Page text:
Thursday, January 9, 2014

How Not to Behave in a Parking Lot

To the woman in the black SUV at Costco:

I was really quite confused when you pulled in front of my newly parked vehicle and blocked me in but I let it go. When you rolled your window down and glared at me as I was attempting not to slip on the ice I didn't feel like killing myself to walk over to you but I listened to your sign language asking if I had an accessible parking permit and nodded yes quite politely with a smile even though it was visible on my dash.

You sat and watched me take my child out and into a cart after making sure it was as safe for him as I could while he screamed and fought me. Pretty much the last thing I needed at that moment was for you to roll down your other window as I walked passed you and say

"You can't effing park here just because you have a kid... Even if he is screaming!"

I'll admit I didn't respond right away because you caught me off guard. Before I could respond you apparently thought my shock at your rudeness was lack of understanding and added:

"You can't park there, it's for people like me who have a permit. I've called the cops on you. You have to have a permit to park there."

At which point I found my voice and my righteous indignation and told you "It's displayed on the dash. Thanks for your concern."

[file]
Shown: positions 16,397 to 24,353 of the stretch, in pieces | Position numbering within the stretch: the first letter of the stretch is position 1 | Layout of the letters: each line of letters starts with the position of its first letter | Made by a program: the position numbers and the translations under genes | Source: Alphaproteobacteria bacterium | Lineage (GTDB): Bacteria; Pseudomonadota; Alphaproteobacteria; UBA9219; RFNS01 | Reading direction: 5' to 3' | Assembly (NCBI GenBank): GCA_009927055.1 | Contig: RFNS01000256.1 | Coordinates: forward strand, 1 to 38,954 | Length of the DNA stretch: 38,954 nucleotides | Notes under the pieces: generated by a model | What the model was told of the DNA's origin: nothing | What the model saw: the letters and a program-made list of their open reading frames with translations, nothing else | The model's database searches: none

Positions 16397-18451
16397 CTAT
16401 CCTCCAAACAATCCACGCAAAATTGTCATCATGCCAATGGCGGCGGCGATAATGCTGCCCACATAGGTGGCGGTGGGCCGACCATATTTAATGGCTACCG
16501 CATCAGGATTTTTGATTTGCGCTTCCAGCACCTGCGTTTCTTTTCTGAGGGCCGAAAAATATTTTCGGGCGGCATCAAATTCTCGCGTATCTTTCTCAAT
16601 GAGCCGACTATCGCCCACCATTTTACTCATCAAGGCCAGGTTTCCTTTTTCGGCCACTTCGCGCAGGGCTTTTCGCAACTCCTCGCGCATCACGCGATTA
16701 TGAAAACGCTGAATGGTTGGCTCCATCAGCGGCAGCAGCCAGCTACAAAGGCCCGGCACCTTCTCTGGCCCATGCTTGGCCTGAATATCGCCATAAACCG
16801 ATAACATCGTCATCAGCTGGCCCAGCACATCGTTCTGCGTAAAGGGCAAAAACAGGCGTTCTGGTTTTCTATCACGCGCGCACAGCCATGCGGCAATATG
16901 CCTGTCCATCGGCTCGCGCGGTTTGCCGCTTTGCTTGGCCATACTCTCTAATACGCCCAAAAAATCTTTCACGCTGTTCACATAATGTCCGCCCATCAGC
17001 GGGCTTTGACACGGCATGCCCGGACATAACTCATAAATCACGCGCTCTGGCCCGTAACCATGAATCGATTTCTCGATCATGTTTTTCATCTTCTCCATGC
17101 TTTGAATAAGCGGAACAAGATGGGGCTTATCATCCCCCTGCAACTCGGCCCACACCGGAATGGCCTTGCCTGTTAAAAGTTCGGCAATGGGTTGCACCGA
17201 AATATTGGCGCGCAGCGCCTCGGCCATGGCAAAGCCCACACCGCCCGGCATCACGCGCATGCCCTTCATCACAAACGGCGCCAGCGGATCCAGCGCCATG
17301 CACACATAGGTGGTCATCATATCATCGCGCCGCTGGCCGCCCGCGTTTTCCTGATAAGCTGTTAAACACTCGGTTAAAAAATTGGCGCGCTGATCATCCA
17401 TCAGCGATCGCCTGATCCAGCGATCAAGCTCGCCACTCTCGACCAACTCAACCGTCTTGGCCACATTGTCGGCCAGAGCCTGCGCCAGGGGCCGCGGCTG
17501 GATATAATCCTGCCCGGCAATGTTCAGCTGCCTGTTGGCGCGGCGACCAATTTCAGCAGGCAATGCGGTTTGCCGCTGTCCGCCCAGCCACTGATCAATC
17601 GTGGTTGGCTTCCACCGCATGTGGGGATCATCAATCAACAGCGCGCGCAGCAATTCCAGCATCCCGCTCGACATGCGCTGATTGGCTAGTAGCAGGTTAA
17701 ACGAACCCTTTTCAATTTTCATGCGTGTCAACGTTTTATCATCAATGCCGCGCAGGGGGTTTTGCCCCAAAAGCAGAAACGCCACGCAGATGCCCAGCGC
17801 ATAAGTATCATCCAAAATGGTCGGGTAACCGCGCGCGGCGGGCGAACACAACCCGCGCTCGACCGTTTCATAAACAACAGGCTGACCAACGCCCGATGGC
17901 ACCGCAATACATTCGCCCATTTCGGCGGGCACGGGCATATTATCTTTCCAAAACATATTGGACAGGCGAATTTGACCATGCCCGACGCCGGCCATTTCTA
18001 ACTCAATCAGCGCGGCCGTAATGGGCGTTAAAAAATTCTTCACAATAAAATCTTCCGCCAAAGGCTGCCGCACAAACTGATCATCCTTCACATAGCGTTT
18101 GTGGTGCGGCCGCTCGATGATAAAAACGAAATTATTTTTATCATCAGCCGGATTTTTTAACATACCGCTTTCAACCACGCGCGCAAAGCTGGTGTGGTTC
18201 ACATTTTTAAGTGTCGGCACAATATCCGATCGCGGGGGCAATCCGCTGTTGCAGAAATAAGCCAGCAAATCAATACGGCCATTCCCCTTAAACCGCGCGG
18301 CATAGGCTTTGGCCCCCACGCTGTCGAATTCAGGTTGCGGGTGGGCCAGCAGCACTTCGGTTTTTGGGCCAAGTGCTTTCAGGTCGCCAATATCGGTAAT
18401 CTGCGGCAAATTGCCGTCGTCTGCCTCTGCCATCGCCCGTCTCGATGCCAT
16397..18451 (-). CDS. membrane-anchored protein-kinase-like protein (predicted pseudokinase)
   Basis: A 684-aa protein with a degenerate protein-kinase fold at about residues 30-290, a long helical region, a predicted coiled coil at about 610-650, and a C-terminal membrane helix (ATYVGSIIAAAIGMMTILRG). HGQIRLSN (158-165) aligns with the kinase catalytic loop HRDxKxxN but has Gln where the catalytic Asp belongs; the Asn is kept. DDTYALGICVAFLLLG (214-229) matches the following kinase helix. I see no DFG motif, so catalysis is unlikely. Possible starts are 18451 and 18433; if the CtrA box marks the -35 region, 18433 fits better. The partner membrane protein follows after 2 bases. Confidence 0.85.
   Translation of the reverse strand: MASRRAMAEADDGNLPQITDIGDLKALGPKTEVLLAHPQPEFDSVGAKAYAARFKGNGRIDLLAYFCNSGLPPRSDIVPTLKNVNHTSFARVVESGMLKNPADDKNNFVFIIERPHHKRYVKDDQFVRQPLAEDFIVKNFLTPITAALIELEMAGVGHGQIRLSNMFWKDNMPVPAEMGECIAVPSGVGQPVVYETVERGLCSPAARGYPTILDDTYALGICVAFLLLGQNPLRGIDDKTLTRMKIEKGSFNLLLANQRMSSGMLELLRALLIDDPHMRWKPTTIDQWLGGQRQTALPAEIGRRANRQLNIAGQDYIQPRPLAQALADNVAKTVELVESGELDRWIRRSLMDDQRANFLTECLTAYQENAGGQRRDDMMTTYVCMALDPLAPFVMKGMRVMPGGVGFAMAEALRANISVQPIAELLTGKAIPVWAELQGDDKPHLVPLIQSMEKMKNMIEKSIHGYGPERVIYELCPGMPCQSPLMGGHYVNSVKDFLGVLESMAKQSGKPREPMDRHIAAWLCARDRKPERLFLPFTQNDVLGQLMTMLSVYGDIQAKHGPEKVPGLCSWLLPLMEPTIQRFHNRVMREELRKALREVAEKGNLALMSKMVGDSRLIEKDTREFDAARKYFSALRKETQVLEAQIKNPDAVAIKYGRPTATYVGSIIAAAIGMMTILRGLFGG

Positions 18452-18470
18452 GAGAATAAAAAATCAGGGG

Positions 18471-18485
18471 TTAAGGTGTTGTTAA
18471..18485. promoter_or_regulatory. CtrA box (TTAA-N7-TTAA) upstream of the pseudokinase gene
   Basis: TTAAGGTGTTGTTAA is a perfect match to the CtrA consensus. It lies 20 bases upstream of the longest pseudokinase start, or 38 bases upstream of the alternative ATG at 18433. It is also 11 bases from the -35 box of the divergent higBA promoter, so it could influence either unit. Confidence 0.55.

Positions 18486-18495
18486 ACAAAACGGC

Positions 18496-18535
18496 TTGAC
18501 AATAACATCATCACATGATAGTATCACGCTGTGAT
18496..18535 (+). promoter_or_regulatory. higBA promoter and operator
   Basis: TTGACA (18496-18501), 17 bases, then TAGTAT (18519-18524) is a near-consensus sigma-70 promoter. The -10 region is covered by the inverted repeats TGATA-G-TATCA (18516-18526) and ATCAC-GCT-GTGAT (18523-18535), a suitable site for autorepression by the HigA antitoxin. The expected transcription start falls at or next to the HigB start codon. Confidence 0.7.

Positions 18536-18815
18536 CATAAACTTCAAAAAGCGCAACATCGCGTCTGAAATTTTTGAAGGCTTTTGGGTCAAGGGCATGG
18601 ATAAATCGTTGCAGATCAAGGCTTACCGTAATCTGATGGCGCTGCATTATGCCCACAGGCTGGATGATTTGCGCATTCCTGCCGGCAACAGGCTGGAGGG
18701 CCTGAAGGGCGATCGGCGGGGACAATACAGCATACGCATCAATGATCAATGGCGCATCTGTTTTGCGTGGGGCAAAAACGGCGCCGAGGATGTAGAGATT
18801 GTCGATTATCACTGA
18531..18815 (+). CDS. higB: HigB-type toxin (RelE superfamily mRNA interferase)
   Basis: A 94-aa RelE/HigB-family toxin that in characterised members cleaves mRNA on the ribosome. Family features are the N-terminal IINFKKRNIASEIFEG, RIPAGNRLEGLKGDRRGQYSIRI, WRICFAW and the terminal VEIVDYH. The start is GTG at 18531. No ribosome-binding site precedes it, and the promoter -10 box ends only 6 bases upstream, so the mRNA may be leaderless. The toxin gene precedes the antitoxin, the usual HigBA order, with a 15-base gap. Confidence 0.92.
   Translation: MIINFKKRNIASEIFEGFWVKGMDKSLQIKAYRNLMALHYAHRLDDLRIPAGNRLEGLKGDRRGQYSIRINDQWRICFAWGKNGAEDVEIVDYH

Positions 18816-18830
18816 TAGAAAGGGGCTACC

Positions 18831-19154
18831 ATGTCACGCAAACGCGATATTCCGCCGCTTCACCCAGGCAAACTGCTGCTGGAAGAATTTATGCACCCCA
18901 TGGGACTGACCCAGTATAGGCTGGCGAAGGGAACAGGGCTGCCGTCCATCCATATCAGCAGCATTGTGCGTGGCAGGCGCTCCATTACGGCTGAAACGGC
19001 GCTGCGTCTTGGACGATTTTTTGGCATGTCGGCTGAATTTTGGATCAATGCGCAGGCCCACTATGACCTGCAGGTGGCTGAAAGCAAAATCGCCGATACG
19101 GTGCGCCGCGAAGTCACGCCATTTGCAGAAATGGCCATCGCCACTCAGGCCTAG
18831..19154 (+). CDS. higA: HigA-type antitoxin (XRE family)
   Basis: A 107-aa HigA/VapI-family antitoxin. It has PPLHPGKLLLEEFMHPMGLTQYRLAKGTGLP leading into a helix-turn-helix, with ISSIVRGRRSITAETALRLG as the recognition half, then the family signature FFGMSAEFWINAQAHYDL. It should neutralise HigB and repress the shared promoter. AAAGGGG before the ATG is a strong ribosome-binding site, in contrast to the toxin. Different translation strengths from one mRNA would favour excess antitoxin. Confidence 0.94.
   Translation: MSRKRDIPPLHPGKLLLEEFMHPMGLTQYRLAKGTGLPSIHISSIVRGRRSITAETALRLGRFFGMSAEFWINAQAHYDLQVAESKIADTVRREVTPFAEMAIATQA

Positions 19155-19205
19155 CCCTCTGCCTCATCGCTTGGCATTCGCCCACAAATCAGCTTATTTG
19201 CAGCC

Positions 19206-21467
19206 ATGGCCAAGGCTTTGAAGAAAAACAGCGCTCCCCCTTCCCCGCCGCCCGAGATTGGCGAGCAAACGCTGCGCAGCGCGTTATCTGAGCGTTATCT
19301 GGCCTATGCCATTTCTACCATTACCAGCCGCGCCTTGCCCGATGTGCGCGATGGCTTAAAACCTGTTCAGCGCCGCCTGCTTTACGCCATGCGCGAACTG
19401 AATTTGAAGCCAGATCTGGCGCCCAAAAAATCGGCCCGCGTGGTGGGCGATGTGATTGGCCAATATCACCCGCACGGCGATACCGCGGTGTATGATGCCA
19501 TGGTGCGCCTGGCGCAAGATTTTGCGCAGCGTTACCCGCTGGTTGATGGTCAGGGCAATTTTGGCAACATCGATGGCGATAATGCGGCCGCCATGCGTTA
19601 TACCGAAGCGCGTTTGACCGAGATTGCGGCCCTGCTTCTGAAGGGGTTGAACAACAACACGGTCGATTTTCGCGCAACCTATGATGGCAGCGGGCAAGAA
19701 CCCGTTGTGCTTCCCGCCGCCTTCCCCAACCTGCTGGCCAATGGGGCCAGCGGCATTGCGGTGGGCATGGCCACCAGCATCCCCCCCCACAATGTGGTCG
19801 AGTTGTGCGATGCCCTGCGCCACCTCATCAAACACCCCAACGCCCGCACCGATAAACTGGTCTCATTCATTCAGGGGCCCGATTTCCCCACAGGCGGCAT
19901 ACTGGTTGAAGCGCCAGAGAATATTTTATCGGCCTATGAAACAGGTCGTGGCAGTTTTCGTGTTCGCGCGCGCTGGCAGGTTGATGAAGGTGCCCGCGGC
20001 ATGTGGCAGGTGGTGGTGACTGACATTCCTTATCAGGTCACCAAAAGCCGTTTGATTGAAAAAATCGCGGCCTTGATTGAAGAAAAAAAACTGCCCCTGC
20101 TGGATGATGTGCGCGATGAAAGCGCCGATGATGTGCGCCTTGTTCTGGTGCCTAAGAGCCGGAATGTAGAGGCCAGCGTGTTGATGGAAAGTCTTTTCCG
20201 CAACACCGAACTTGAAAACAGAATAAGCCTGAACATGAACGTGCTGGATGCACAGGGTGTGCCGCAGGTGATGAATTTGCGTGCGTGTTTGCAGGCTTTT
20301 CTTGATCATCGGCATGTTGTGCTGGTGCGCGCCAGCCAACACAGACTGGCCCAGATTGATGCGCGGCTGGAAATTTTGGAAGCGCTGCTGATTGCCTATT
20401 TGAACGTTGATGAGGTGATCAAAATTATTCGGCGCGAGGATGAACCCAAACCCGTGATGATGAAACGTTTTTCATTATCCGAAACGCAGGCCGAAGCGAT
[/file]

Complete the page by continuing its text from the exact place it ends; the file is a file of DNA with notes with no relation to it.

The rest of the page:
In the spectrum between total dependence and fully able bodied my spouse does not always look disabled. At the time you were losing your mind on me he was not responding as he was focusing too hard on not falling and breaking a hip on the ice as he does not have full control or range of movement in his left leg since the stroke. For that matter the kid you were sneering at for yelling about being in a cart is autistic and immunocompromised (part of what took us so long getting him in was making the cart safe for him) and has a chronic lung disease.

I get it. Disabled people don't always look disabled. Which is why I smiled and polite when you asked me your initial question even though I wanted to just get on with my day.

Once you brought yourself to my attention I noticed you were alone in your vehicle and fairly young yourself, probably less than a decade older than myself. I'm sure you've probably encountered people making snap "young must be able bodied" judgments about you and so I don't understand at all why you'd do so to someone else.

No one likes when people park in accessible spots who don't need to. Least of all the disabled persons who actually need them. But c'mon now. Next time a smile and a lot less asshole would be much appreciated.


A woman in a blue van who just wanted to buy some bread and return a game

PS: To the elderly gentleman parked in the accessible spot behind us when we went to leave your smile and chatter to our three year old to calm him down was so much appreciated. He wanted you to come right over and visit with him which is rare for him but we understood fully that you were safer not risking more ice when you were already at your car. Thank you for the kindness. You don't know how much we all needed it.